gee whiz, five years is kinda sorta long

Judith Scott-Clayton: The Rise of the Five-Year Four-Year Degree -  The five-year degree is a direct result of colleges that are not accountable to the people they serve.  The Ivy League gets them out in four. The three-year degree, like Oxford has, is where some are moving.

But the author's slant in this article is strange: she is a hawk when it comes to Pell grant kids who may be taking additional time to get a degree when they could buckle down and work harder (in her opinion).  In fact, she and her associates have proposed legislation to ensure that low-income people do not abuse their so-called privileges.
While the policy does not prevent students from taking more credits, it doesn’t provide any incentive to do so, either. Pell Grants, for example, provide the same funding whether a student enrolls for 12 or 15 credits per term, so a student who takes five years to complete can get 25 percent more in cumulative aid than a student who finishes in four. (I and several other economists have suggested changing the federal definition of full-time enrollment to 15 credits a semester.)
Contrast that with her view of the colleges' role in this: she is casual and hardly seems to care about potential institutional abuse, considering it a "norm," and ultimately urging parents to help their middle-class kids get through in four. No hard data on the extreme growth of college tuition (significantly higher than health care costs)  or the fact that for decades colleges have often made it difficult to get all the credits in four years and they make money when students take longer. No proposed legislation here; that hardball stuff is just for the low-income people:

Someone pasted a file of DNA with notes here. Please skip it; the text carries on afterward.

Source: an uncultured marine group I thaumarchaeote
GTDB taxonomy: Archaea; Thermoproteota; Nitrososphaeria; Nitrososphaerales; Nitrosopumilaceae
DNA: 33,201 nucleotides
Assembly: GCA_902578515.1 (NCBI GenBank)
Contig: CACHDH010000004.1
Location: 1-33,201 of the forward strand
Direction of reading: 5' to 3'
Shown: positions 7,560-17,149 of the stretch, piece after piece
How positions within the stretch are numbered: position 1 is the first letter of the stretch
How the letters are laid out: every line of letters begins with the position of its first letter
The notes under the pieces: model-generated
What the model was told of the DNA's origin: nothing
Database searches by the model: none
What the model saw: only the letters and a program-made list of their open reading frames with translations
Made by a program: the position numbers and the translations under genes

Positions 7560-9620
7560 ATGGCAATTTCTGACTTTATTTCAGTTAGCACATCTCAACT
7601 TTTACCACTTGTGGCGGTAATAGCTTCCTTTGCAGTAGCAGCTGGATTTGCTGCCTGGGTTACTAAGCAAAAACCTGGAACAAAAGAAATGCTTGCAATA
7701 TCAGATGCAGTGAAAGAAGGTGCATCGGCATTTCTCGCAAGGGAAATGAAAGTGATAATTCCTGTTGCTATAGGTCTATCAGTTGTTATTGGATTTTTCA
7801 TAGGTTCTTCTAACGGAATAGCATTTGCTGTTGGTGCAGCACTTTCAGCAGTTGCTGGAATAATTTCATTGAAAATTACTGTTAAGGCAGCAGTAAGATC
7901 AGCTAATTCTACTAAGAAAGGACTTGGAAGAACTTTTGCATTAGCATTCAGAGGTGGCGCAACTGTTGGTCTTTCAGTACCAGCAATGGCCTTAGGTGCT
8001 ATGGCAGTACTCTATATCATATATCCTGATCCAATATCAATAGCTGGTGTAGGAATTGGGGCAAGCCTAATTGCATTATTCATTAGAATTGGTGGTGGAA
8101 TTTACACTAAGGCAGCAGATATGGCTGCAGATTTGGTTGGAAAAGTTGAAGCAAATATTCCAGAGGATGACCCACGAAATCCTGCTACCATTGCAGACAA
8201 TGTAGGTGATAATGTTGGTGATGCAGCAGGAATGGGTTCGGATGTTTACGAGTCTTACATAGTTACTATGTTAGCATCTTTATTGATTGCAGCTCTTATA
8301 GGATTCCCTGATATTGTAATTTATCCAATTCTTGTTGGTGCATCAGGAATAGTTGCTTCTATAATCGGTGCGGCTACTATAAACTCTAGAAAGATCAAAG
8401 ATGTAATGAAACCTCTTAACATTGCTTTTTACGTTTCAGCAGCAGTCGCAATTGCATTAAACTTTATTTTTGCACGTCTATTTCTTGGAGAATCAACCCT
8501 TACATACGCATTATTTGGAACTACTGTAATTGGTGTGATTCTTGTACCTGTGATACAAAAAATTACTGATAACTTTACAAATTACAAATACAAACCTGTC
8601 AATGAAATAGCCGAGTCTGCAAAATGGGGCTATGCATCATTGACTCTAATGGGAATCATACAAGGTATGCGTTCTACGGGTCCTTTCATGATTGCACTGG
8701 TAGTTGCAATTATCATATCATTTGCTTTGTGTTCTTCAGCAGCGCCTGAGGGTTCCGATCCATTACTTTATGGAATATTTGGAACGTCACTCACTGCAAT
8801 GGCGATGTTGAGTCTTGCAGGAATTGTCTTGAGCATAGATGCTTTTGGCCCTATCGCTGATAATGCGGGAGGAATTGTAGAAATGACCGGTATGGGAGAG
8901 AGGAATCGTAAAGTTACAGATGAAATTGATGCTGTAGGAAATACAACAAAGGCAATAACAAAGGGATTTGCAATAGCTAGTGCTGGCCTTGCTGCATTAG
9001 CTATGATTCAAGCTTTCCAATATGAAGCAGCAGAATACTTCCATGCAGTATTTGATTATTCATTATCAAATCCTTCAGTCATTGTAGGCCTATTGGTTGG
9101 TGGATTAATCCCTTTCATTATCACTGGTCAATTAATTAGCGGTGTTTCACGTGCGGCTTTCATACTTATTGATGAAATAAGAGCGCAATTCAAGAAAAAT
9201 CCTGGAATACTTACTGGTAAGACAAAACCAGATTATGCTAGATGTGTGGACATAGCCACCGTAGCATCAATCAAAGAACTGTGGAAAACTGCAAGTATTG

Similarly, it’s not clear that colleges have much incentive to get students out any faster. Although most institutional expenditures are related to providing instruction, many institutions charge a flat tuition rate for students taking 12 or more credits, and the revenues that these institutions receive from state and local governments are sometimes pegged to their number of “full-time” enrollees. A college that gets the same revenue, but incurs greater costs when a student takes 15 credits instead of 12, may not particularly mind if students want to follow a five-year plan.  
At least anecdotally, taking five years for a four-year degree has become an accepted norm on many campuses among both students and administrators.
One of my graduate students described her freshman orientation at a large state university, at which the university president explicitly told students not to rush through their experience, that “the standard time to completion was five years,” the student recalled, adding: “He encouraged us to explore electives. At that time, my father turned to me and said, ‘You will finish in four. There is no reason to drag this out.’”
The student graduated on time. So while some factors push in the opposite direction, perhaps there’s no incentive as powerful as that simple parental
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